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The people of Samaria, who were originally Jews but had intermarried with the pagan Assyrians, who had conquered Israel in 622 b.c. (II Kings 18:9-12). They developed a different form of Judaism, based mainly on their own Pentateuch, which was the only part of the Old Testament the Samaritans accepted. They had their own temple on Mount Gerizim and were bitterly hated by the Jews (John 4:9, 20). They were featured in three narratives of the Gospels: the Good Samaritan (Luke 10:33), the Ten Lepers (Luke 7:16), and the Samaritan Woman (John 4:5-42).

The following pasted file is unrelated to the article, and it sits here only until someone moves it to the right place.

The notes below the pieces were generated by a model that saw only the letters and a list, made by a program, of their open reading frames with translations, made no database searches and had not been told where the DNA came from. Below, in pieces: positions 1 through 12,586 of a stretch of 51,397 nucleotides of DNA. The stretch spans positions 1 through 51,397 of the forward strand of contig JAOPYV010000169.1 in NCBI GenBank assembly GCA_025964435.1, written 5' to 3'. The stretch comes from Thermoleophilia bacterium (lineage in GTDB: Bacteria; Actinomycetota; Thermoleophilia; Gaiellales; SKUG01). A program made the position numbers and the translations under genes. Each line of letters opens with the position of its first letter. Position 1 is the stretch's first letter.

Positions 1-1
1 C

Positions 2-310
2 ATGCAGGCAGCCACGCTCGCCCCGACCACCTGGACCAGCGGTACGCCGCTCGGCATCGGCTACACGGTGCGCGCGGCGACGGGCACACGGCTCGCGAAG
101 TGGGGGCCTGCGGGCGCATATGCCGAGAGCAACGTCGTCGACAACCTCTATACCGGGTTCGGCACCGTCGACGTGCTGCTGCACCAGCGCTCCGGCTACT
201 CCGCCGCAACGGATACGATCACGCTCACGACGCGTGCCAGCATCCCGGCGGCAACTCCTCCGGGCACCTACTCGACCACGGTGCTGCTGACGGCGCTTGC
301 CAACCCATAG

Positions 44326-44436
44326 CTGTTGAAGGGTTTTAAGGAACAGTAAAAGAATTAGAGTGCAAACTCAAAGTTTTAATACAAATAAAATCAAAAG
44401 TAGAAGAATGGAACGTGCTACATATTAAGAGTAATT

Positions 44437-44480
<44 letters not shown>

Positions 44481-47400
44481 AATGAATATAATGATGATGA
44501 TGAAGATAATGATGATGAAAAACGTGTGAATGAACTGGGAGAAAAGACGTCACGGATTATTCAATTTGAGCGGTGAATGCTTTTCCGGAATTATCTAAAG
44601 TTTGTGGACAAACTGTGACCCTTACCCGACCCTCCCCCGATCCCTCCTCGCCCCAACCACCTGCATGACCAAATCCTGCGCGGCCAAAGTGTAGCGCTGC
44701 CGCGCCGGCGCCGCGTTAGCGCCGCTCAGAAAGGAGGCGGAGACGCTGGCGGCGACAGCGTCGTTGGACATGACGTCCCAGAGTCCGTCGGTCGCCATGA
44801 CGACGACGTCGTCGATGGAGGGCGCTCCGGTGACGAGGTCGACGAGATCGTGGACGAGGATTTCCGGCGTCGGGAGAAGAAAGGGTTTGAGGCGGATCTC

All items in this dictionary are from Fr. John Hardon's Modern Catholic Dictionary, © Eternal Life. Used with permission.